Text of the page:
As requested by the Committee at its 30th session (Vilnius, 2006), the State Party has submitted the proceedings and report on the “National Workshop on the Management of the Tubbataha Reefs and the Greater Sulu Sea”, which took place in December 2006, in Puerto Princesa City, Palawan.The most important outcomes of the conference are the following:
a) The Tubbataha Declaration of Support by participating agencies, expressing their commitment, responsibilities and contributions towards the effective conservation of the TRNP; and
b) Three action plans drawn out of three simultaneous workshops on the following issues:
(i) Improving law enforcement coordination and effectiveness
(ii) Addressing risks from energy exploration and potential oil spills
(iii) PSSA (Particularly Sensitive Sea Area) designation for the Sulu Sea
The action plans identify major activities, outcomes, lead agencies, time frames, resources needed and potential funding sources.
Other issues discussed at the conference included the following:
c) Status of the TRNMP Bill
At the time of the Conference, the Bill was pending in both Chambers of Congress. Important provisions of the Bill were changed during a second reading in November 2006, without the concurrence of the Tubbataha Protected Area Management Board. There are concerns that the new Bill, known as House Bill No. 3772 (HB3772), might undermine the principles and the spirit of the original draft bill, especially concerning management.
d) Law enforcement
Problems concerning the enforcement of fishery and protected area laws were identified in two studies conducted by the Environmental Legal Action Centre (ELAC), including:
(i) Continuing weakness of law enforcement efforts;
(ii) Inadequate knowledge of law enforcement personnel about the enforcement process;
(iii) Unclear or undefined prosecution strategies;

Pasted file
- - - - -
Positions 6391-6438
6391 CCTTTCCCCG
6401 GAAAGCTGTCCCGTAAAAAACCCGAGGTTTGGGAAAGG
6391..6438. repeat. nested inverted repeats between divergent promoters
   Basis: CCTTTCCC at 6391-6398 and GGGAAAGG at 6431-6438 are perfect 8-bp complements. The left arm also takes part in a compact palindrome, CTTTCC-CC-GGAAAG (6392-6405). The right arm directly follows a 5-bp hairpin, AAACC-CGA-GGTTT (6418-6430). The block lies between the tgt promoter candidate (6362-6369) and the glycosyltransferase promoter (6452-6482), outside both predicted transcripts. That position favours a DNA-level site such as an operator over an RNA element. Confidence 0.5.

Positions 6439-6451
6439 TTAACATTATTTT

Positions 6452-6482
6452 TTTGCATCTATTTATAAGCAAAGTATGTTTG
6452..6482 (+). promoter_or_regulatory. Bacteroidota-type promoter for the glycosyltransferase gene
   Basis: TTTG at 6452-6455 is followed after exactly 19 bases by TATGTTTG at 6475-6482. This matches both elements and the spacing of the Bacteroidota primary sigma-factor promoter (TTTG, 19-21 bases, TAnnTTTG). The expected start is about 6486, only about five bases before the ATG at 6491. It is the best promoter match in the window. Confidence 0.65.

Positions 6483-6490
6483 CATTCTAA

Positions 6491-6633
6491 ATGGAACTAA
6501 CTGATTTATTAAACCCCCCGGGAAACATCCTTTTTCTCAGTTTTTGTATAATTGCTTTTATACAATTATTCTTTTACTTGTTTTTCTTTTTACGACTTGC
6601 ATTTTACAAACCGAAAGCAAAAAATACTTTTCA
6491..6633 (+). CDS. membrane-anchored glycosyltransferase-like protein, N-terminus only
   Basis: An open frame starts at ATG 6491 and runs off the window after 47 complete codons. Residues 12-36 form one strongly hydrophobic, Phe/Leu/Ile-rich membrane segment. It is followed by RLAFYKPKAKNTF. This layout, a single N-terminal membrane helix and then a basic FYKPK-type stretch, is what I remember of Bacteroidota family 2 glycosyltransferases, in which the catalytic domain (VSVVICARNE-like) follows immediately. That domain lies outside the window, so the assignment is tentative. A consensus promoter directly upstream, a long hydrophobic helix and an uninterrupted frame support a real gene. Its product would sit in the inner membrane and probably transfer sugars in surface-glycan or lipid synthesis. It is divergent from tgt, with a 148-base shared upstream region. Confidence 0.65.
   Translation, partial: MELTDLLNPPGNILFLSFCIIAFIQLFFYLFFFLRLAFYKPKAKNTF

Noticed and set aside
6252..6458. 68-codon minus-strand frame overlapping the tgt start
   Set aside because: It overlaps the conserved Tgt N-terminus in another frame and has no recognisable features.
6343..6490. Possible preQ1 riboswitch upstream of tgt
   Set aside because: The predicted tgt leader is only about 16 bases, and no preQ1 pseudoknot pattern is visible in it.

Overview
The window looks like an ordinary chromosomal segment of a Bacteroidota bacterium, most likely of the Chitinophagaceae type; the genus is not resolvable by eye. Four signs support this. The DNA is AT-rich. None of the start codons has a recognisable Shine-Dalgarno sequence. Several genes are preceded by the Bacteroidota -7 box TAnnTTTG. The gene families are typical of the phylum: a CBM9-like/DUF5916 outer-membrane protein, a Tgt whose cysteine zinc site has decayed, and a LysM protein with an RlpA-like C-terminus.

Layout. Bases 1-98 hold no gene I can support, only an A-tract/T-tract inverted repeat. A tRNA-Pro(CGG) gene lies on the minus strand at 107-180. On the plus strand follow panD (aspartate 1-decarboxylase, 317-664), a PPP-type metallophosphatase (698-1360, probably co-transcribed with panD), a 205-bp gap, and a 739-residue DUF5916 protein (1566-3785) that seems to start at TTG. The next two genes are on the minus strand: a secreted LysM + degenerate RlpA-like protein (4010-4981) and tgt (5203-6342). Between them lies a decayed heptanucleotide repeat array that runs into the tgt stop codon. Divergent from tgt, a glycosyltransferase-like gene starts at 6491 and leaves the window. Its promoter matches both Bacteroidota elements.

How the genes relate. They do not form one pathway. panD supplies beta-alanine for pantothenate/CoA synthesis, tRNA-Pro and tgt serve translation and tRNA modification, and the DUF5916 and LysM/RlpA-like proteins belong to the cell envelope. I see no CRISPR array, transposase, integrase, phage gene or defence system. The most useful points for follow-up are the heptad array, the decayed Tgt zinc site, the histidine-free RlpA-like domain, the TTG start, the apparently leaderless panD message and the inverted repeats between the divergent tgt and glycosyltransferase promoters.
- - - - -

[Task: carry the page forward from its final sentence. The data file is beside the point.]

(iv) Delays in the prosecution of cases;
(v) Inadequacy of sanctions and penalties; and
(vi) Filing of harassment suits or countersuits against law enforcers.
Better education and training of law enforcement and other personnel is a priority. It should be noted that due to lack of information, environmental laws are not taken seriously, especially by the fishers. Most of the time the fines imposed are small and inadequate. Furthermore, international poachers are protected by their consulates and not prosecuted. Tubbataha Management is working with the judiciary to solve these issues.
e) Other issues and concerns in protecting TRNMP
(i) Lack of long term financial security for the park;
(ii) Need for capacity building among marine park rangers who are recruited from the Philippine Navy and replaced on a regular basis, due to the remoteness and isolation of the site;
(iii) The use and values of the status of PSSA for the TRNMP and Greater Sulu Sea;
(iv) Oil exploration in the Sulu Sea. The Department of Energy and its private contractors should compensate communities for all damages from oil exploration and inform the public about their contingency plans on oil spill and other disasters.
According to the Presidential Proclamation 1126 issued on 23 August 2006, Tubbataha Reef Marine Park has been extended to include Jessie Beazley Reef, as recommended by the World Heritage Committee (Decision 28 COM 15B.18). It is now officially named Tubbataha Reefs Natural Park and comprises 96,828 ha. IUCN and World Heritage Centre note that this nearly threefold increase in size of the original site (33,200 ha) is very positive and represents a significant boundary modification requiring a re-nomination by the State Party according to paragraph 165 of the Operational Guidelines. Additional information received by IUCN from different sources indicates continuing significant threats to the property by illegal international fishing and poaching activities. IUCN notes with concern indications of weak enforcement of the existing applicable law in these cases.
Damaging mining operations under the government’s Mining Revitalization Programme have been reported as negatively impacting the property. The State Party should inform the World Heritage Centre about any existing or proposed mining within the property and any associated impact.
IUCN and World Heritage Centre appreciate the outcomes of the National Workshop. The State Party should keep the World Heritage Centre informed on the state of implementation of action plans elaborated during the workshops.